Bristol’s cup is always overflowing with creativity, from skilled fashion designers to upcycling heroes. Meet five of the city’s independent fashion creatives that you need to know in 2020:
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It’s hard not to fall in love with the fun, colourful feather earrings made by Dirty Fries.
Founded as a side hustle to her college studies, UWE Bristol fashion graduate Betsy May Saunders makes adorable earrings that are available at That Thing on Stokes Croft and through Betsy’s Depop shop.
Betsy says: “I first made the earrings for myself for Love Saves The Day festival and to my surprise people asked me where I got them from, so I decided to start making them to sell.
“Now, over four years later, here I am – still loving it and having fun with it.”
Designing handbags inspired by a timeless bohemian aesthetic, Claudia Furst’s products have a high-end feel that would put them right at home on the pages of Vogue.
Since launching in 2016 Claudia, originally from Vienna, has settled in Bristol and developed her brand to become more sustainable, moving on from chic clutches made from Italian leathers to upcycling vintage chenille curtain fabrics in her most recent handbag line.
Prices ranging from £35 for a clutch to £55 for a tote bag and can be bought at www.claudiafurst.com
Seamstress and designer Sabina Westlin makes cute dungarees, pinafore dresses and accessories in fun prints – from cactuses to dinosaurs.
“I like to make clothes that are bright, colourful and fun to wear!” says Sabina. “The best thing about dungaree dresses is that you can wear them all year round by layering up during the colder months and wearing them with short sleeves in summer.”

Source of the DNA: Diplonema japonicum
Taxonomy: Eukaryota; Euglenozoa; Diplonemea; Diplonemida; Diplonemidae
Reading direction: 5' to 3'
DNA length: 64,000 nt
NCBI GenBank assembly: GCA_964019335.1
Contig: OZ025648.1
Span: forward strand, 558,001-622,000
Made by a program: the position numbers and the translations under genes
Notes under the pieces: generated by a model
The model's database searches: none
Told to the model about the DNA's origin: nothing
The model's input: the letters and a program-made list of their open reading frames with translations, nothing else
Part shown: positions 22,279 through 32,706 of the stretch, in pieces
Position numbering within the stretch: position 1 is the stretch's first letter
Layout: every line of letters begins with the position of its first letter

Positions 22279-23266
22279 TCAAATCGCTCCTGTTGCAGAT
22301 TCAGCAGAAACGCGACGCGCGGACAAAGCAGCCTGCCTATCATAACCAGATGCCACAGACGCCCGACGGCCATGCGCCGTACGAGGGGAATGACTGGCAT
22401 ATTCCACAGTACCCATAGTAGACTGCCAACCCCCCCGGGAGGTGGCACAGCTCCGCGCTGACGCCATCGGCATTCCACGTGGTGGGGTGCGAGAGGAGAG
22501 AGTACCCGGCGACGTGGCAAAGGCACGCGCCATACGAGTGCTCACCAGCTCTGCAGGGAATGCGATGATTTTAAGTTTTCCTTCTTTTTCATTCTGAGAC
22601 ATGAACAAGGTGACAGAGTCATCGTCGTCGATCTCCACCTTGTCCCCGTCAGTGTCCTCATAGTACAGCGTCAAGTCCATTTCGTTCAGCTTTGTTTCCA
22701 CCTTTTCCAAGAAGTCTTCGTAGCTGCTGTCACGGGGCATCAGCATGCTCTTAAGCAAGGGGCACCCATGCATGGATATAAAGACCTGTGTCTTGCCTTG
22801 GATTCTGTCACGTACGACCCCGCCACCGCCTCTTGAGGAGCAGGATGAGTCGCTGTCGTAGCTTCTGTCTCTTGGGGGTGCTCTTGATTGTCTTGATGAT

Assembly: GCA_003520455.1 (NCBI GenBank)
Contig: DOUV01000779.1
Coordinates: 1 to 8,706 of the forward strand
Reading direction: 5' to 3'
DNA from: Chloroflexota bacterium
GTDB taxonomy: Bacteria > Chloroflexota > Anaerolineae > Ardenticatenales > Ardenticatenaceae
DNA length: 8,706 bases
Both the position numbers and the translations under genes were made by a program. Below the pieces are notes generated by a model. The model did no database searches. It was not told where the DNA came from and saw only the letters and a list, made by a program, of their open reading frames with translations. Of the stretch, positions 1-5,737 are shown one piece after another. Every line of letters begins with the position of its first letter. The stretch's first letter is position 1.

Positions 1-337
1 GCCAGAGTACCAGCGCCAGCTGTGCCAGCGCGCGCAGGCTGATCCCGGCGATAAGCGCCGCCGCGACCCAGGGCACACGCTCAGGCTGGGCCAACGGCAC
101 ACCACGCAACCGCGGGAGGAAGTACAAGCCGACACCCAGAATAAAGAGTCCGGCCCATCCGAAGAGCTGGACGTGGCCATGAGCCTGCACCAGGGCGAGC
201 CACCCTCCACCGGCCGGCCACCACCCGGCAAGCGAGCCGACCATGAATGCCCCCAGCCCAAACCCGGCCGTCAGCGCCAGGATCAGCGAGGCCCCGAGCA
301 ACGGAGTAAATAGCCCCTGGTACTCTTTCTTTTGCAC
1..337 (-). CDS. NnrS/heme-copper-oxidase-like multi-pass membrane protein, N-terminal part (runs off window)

All of Sabina’s products are made my hand in Sabina’s home sewing room, using fabrics sourced from UK based mills. Her Hello Cleo creations are available to buy on Etsy and are hand made to order, minimising on fabric wastage.
Specialising in digital embroidery techniques, Black Olive designer Charly Evans creates capsule collections of hooded bodysuits, embellished kimonos and customised bomber jackets as well as offering upcycling service, using embroidery to update denim jackets and jumpers.
2019 was an exciting year for Black Olive with their garms featured in music videos, festival performances and even in a collaboration for an as-yet-unannounced BBC film production. 2020 looks set to be even bigger, with exciting plans including sewing classes focused on upcycling.
Custom Black Olive orders are available on Instagram, with prices ranging from £70 for the bodysuits to £150 for bespoke embroidered kimonos.
90s’ minimalism is back, and designer Elin Horgan brings it bang up to date with her beautiful, simple jewellery line.
These minimal delights come in geometric shapes and clean lines and are hand made in her Bishopston studio using 100 per cent recycled EcoSilver.
“The key to my collection is versatility and longevity,” explains Elin. “They are designed to work with the other items in your jewellery box so that when you invest in a piece you know that it will last forever and look great alongside the other jewellery that you own.”
From studs to hoop earrings, geometric and pendant necklaces and delicate bracelets and bangles, Elin’s beautifully handmade jewellery is custom made and available to order at independent shops around Bristol, including Flux and The Bristol Artisan, as well as through her website.
Main image by Emily Parker Photography
Read our fashion editor Emma’s blog No Debutante